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After a night in an on-brand hotel in Bangkok to wash the jet-lag away, it was time to find a minibus going to Pak Chong, the gateway city to the national park north-east of Bangkok. Unfortunately, there are hundreds of mini-busses spread out over an area roughly the size of Boston Common. Destination names are written only in the Thai alphabet, and drivers do not speak english. To add to the confusion, the directions I found online to the correct bus seemed out of date - it had moved. Cue 30 minutes of Cian wandering around, murmuring “Pak Chong” to anybody who would listen, but eventually I found it.
The bus cost 160 baht, wasn’t particularly cramped (even though they insist on the bus leaving full), and the driver seemed perfectly safe - a far cry from the horror stories I’ve heard.
On the way, I got my first glimpse of the countryside - and saw my first rice paddy, complete with people working in bamboo hats! Whilst I realise this must be the equivalent of seeing a farmer in a cornfield in Idaho, this was novel to me.
It was interesting to see the landscape of the automotive market here. A Toyota Hilux with chrome handles & rims seems roughly equivalent to the American Dream - there’s a real affinity to all things chrome. Pickups are king, but entirely Japanese made, smaller (..more reasonable? ahem) models destined for the European market, all Diesel.
Pak Chong is a small city, which appears to be mostly centered around a main thoroughfare which proves somewhat difficult to cross. One resounding theme on Pak Chong is there is very little information online, and any information I did find is out-of-date. This lead to, much alike the bus, me wanding up the main street asking if any store with a collection of scooters outside would rent me one! Thankfully, it didn’t take long - for 300thb I had a (pink) scooter, and more importantly, a helmet. Of course, I didn’t mention that I had never ridden a scooter before, so busy city streets were to be my introduction. Still, I figured it out pretty quick, and set off towards the national park. The night market proved particularly rewarding, feasting on a 3-course meal for 90 baht.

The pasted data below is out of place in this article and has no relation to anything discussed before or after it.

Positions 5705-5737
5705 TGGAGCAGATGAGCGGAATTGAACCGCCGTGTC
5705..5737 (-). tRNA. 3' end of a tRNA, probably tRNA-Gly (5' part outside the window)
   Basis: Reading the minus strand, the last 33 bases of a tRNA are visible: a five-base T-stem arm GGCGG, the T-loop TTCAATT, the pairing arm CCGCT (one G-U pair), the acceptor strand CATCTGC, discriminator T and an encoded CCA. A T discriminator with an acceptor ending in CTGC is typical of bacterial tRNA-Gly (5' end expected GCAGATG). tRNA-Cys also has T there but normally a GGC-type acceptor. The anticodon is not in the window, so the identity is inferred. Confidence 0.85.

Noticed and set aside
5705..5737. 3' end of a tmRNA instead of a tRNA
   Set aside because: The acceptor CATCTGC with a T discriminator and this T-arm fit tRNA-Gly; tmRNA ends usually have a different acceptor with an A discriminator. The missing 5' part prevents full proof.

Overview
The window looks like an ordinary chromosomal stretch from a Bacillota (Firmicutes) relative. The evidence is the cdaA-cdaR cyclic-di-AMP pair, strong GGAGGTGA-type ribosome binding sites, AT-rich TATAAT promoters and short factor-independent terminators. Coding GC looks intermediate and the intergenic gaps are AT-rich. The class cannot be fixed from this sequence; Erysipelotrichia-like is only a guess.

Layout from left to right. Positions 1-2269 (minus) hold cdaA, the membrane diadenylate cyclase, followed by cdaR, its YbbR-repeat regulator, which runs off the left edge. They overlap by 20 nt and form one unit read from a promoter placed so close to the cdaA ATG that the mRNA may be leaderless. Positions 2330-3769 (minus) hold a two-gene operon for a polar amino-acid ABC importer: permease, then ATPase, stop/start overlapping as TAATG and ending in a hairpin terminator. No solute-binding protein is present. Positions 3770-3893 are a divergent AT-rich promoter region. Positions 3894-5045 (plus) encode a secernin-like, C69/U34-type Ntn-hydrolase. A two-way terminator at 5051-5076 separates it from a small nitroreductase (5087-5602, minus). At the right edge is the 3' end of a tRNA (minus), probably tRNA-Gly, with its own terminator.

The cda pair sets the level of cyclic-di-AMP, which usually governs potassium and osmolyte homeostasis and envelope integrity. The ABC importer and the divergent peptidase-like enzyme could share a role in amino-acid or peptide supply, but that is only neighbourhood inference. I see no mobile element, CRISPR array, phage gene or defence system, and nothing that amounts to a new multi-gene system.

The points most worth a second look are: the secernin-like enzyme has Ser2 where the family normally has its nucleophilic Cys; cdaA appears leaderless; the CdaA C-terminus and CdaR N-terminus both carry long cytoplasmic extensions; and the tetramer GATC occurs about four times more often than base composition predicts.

Heo Suwat Waterfall Over the course of the next two trips, I explored Khao Yai. The highlight of this was the Heo Suwat waterfall, a gentle walk downhill from the car park and well sign posted. The park is home to Elephants, Tigers and Bears - although the only novelty exotic wildlife I saw was lots of Baboons. The scenery through the park was stunning, however. I’d have liked more time to explore some of the trails.
After my two nights in Pak Chong, it was time to return by mini-bus to Bangkok, and catch a flight from DMK to Siem Reap in Cambodia.
Canal, Don Mueang Since I had 4 hours of downtime before my flight, I explored the village of Don Mueang across the street. There’s a small canal with resteraunts located along it, and an abundance of street food along the main street - a comfortable walk highly recommended instead of waiting at the airport.
Minibus to Pak Chong: 160thb (each way), $4.50
Hotle Rim Tarn Inn, Pak Chong 940thb, $26.
24hr scooter rental 300thb, $8.30.
Night Market Street-Food 110thb, $3.
Fuel to/from Khao Yai 180thb, $5. Khao Yai Park Day Entry - 1p + motorbike 430thb, $12.